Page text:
European Southern Observatory (ESO)European Association for Astronomy Education (EAAE) Observatoire de ParisInstitut de Mécanique Céleste et de Calcul des Éphémérides (IMCCE)Astronomical Institute of the Academy of Sciences of the Czech Republic The Venus Transit 2004 European Science & Technology Week 2004Visit the websites of the VT-2004 organisers

The Venus Transit 2004

... Brief InfoSheet D6

Venus' history and surface

Pancakes on Venus' surface (credit: NASA)

Most of our information about Venus' surface was obtained by the Soviet space probe missions Venera 15 and 16 and by the American Pioneer Venus and Magellan spacecraft during the period 1978 - 1994. Today we have good information about 98 percent of the surface.

Radar mapping reveals a varied terrain on the surface of Venus: mountains, plains, high plateaus, canyons, volcanoes, ridges, and impact craters. Overall, Venus looks fairly flat. Elevation differences vary little, only 2 to 3 km, except for a few highland regions.

The northern and southern parts of Venus differ remarkably. The northern part is mountainous, with uncratered upland plateaus; these resemble continents on Earth. The southern part has a relatively flat rolling terrain, which appears to consist of vast lava plains.

There are only two major highland areas. The largest continent, Aphrodite Terra, is close Venus' equator; its size is similar to South America. Another large continent at latitude 70°N is called Ishtar Terra. It measures some 1,000 km by 1,500 km. That is larger than the biggest highland plateau on Earth, the Himalayan plateau.

Over 1500 major volcanoes or volcanic features are known, and there may even be a million smaller ones. Most are shield volcanoes similar to Hawaii on Earth. More than 1000 volcanoes or volcanic centres are more than 20 kilometres wide.

There are also surface features that look just like rivers. Howver, they were not produced by water but by fluid lava flows. Some extend for hundreds of kilometres. One of these is nearly 7,000 km long, that is longer than the River Nile on Earth.

The second kind of crater which dots the surface of Venus is few in number but large in size, indicating a relatively young surface with a geological age less than 800 million years. These craters have been generated by meteor impact. There are no craters smaller than about 1.5 - 2 km. This is because smaller meteoroids are burnt up in the thick atmosphere - only the large ones get through to the surface and produce craters.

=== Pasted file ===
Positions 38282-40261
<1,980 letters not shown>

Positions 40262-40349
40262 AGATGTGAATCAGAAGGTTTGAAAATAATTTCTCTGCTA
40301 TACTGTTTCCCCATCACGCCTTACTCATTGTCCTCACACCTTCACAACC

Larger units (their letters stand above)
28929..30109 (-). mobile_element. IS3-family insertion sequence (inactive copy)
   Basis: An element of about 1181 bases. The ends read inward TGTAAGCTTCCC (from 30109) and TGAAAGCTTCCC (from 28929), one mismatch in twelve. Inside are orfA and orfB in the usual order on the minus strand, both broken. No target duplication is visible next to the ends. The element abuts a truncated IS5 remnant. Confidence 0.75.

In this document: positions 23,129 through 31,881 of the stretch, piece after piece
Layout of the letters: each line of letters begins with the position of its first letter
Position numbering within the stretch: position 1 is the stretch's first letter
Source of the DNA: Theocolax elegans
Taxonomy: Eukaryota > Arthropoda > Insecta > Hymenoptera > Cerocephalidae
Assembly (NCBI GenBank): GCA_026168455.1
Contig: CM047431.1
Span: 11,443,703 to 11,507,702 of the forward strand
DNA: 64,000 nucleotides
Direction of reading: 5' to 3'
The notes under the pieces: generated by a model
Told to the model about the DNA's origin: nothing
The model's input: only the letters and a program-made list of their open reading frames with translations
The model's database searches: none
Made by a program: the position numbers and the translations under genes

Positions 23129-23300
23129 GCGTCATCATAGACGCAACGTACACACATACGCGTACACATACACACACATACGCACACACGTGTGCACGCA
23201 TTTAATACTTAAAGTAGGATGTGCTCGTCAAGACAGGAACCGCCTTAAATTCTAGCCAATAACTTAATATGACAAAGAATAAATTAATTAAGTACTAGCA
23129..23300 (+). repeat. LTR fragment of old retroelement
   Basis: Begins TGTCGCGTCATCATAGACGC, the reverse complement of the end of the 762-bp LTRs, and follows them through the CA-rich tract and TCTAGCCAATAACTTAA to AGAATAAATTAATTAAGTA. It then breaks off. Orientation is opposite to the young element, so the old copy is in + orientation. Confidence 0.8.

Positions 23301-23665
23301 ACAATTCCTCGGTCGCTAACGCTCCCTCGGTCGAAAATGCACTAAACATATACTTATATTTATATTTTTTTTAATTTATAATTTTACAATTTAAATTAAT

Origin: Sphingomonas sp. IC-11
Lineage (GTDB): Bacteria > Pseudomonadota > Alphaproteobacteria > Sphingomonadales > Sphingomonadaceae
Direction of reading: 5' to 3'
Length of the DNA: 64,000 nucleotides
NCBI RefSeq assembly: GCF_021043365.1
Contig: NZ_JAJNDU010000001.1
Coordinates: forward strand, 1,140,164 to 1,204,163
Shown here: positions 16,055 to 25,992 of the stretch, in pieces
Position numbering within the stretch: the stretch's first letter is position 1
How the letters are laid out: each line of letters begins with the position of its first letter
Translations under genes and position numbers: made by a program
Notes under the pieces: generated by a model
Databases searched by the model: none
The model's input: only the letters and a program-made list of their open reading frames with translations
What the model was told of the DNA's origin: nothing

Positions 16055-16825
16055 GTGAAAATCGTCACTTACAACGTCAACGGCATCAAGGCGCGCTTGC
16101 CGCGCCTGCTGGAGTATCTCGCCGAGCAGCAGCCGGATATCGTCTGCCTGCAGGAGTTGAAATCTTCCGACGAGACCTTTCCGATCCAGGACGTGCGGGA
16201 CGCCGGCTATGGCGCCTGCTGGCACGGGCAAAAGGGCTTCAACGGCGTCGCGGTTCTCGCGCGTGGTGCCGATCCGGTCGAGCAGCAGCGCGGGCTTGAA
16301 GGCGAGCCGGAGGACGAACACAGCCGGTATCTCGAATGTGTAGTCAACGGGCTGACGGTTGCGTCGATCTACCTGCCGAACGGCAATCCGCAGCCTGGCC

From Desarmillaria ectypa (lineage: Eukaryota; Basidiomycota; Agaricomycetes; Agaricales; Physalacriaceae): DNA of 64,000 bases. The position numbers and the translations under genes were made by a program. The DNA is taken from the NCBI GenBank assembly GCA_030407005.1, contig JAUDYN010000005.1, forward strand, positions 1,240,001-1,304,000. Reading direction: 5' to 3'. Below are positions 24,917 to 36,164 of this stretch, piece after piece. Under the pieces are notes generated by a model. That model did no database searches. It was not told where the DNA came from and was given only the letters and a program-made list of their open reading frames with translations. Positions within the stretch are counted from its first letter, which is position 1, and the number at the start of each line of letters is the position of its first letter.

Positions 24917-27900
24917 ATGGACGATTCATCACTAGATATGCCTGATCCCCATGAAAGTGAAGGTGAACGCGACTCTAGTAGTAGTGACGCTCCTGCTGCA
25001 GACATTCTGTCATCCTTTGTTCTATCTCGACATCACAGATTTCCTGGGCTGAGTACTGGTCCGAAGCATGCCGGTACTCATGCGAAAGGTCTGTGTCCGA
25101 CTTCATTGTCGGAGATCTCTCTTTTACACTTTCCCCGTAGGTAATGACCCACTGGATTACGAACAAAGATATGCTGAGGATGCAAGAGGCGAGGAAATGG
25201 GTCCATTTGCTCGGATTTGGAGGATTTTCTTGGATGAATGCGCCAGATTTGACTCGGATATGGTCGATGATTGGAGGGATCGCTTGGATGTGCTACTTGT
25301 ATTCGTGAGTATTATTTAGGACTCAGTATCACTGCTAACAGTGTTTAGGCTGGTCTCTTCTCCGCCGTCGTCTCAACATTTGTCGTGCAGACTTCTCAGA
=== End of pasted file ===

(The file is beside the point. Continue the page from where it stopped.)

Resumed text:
The Earth and Venus are almost equal in size so the interior of Venus is believed to have a metallic (iron) core about 3,000 km radius and a molten rocky mantle covering most of the planet. Unlike the Earth, Venus has a very small magnetic field apart from that induced by the effect of the solar wind.

Like the other terrestrial worlds of the solar system, Venus is presumed to have emerged about 4.6 billion years ago by accretion of tiny objects. The primordial crust formed and was heavily bombarded and cratered. During the bombardment phase there was enough heat produced to melt the whole protoplanet. After a certain cooling period, the molten mass developed a crust, a mantle and a core.

The low number of impact craters on Venus suggests that a large area of the crust was destroyed in its early history by lava flows.

The most mysterious aspect of Venus' history is the origin of its atmosphere. It would seem that the atmospheres of the Earth and Venus should be comparable because of their other similarities. However, the atmospheres obviously evolved in very different ways. This is most certainly connected in some way to the evolution of the oceans on our planet. Our understanding of the geological history of Venus will continue to be fragmentary until a comprehensive global investigation is undertaken.

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This topic is discussed in a more detailed way in the associated Extended InfoSheet.

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